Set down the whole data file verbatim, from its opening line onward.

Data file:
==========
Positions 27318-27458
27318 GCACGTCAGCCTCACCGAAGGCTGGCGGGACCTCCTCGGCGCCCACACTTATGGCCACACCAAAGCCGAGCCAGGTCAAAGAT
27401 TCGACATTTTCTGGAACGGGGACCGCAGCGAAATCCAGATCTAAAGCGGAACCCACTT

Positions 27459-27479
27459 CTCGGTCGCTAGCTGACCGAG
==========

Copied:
Positions 27318-27458
27318 GCACGTCAGCCTCACCGAAGGCTGGCGGGACCTCCTCGGCGCCCACACTTATGGCCACACCAAAGCCGAGCCAGGTCAAAGAT
27401 TCGACATTTTCTGGAACGGGGACCGCAGCGAAATCCAGATCTAAAGCGGAACCCACTT

Positions 27459-27479
27459 CTCGGTCGCTAGCTGACCGAG